find the latest legal job
Corporate Counsel and Company Secretary
Category: Generalists - In House | Location: Newcastle, Maitland & Hunter NSW
· Highly-respected, innovative and entrepreneurial Not-for-Profit · Competency based Board
View details
Chief Counsel and Company Secretary
Category: Generalists - In House | Location: Newcastle, Maitland & Hunter NSW
· Dynamic, high growth organisation · ASX listed market leader
View details
In-house Projects Lawyer | Renewables / Solar | 2-5 Years PQE
Category: Generalists - In House | Location: All Australia
· Help design the future · NASDAQ Listed
View details
Insurance Lawyer (3-5 PAE)
Category: Insurance and Superannuation Law | Location: Brisbane CBD & Inner Suburbs Brisbane QLD
· Dynamic organisation ·
View details
Legal Counsel
Category: Corporate and Commercial Law | Location: North Sydney NSW 2060
· 18 month fixed term contract · 3-5 years PQE with TMT exposure
View details
Who's sorry now? The GFC that wasn't

Who's sorry now? The GFC that wasn't

In the turmoil of the GFC, firms have rid themselves of precisely the people they're going to need in an upswing. Michael Bradley talks post-recessionary planning and how it all went wrong

As it becomes apparent that the GFC didn’t reallyhappen, or at least it didn’t really happen to law firms in Australia, there isa proliferation of articles dedicated to the topic of post-recessionary planning.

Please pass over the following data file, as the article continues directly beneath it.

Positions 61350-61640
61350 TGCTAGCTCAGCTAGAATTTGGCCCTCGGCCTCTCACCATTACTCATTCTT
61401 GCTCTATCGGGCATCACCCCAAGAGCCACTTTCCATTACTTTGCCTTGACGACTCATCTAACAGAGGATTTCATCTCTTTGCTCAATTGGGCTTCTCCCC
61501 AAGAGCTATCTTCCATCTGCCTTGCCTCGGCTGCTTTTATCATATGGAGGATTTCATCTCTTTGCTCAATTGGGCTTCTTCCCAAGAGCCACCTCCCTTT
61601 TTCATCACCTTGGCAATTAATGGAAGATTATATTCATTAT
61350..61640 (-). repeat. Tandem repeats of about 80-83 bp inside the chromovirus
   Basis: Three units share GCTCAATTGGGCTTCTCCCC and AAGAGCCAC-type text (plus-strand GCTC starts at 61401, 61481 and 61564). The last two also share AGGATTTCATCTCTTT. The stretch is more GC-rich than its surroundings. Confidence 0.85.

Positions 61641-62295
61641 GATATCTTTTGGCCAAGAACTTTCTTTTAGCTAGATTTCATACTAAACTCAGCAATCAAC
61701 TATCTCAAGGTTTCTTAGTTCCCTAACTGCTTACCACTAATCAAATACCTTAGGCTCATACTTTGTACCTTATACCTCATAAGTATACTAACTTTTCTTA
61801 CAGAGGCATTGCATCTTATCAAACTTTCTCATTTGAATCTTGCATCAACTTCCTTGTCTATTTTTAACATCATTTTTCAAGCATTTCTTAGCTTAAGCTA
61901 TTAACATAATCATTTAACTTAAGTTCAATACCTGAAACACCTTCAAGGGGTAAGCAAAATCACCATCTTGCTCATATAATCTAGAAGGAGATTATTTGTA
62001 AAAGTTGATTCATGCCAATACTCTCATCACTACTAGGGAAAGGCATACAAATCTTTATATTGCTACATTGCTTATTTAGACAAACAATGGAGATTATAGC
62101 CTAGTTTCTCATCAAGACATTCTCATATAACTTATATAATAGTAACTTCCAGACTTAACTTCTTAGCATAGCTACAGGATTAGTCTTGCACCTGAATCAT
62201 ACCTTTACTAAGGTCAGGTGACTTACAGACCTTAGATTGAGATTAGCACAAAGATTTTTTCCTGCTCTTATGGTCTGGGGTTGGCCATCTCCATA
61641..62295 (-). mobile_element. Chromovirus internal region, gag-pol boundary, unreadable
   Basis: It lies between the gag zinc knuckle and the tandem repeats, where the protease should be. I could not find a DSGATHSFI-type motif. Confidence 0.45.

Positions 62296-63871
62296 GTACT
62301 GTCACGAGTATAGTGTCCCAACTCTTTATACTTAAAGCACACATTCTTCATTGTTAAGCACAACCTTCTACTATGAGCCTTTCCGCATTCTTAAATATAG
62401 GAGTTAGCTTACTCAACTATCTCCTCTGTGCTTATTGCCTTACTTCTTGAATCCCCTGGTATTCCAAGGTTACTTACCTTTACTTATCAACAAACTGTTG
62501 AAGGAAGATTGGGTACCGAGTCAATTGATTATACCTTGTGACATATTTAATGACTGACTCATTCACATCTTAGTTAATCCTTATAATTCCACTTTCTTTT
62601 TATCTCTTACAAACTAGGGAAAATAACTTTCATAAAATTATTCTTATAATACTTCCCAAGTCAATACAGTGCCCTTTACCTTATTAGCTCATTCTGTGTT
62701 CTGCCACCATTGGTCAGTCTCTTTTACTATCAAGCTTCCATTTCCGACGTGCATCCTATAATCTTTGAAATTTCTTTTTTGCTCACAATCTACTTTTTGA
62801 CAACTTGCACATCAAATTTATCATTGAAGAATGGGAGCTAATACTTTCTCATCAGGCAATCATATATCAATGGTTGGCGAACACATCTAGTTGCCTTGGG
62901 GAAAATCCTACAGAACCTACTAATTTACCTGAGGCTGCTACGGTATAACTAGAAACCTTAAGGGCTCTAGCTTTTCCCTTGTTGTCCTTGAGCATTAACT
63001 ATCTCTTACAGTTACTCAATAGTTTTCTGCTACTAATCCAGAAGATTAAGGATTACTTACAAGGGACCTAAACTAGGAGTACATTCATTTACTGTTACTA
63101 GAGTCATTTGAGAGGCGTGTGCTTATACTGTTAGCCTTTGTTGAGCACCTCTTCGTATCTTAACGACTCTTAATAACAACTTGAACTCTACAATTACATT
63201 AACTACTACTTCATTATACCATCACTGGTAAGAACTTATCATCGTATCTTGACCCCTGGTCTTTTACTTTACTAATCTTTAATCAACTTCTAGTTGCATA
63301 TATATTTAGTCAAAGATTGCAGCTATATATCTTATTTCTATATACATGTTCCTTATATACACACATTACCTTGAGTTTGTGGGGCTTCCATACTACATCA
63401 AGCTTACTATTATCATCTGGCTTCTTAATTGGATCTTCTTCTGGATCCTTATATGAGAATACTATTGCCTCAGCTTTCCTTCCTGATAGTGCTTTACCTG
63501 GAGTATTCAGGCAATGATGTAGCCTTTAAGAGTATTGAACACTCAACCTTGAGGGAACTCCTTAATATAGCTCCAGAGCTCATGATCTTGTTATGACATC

In particular, how to motivate staff, who’ve justspent 18 months on a salary freeze, in circumstances where they’ve probablynoticed by now that their employers didn’t actually suffer a fall inprofitability at all, to not express their disappointment by no longer turningup for work.

This is a tough one. Certainly there was a lot ofoverreacting going on last year, not that anyone should be criticised forthinking that things were going to be a lot worse than they turned out. We allgot that wrong. It’s how we planned for and reacted to it that matters.

How do law firms manage a downturn? Same as they domost things, in a very predictable way. Here’s the conventional approach:

1.     Give the finalyear law students, who have already received and accepted a graduate offer fornext year, a lesson in basic contract law by cancelling them. If you’re nice,sling them some money so they can go backpacking in Europe instead.

2.     Change theChristmas party from a masked ball at the Westin to a $40 a head limit for eachteam to go to the pub. And remove the free soap from the showers (true story).

3.     First round ofretrenchments – junior lawyers lacking patronage from influential partners.

4.     Second round ofretrenchments – some mid-level lawyers who weren’t going anywhere anyway.

5.     Third round – “voluntary”– some of the more expensive senior associates and everyone who works parttime.

6.     Fourth round -surplus admin staff. HR goes last.

After that, in a real recession, the partners wouldhave no choice but to turn on each other. That’s a genuine spectator sport.

What’s interesting is the order of priorities. Graduatesand juniors are always the first victims because it’s well known that they areunprofitable. And very replaceable, given the endless supply of new graduates.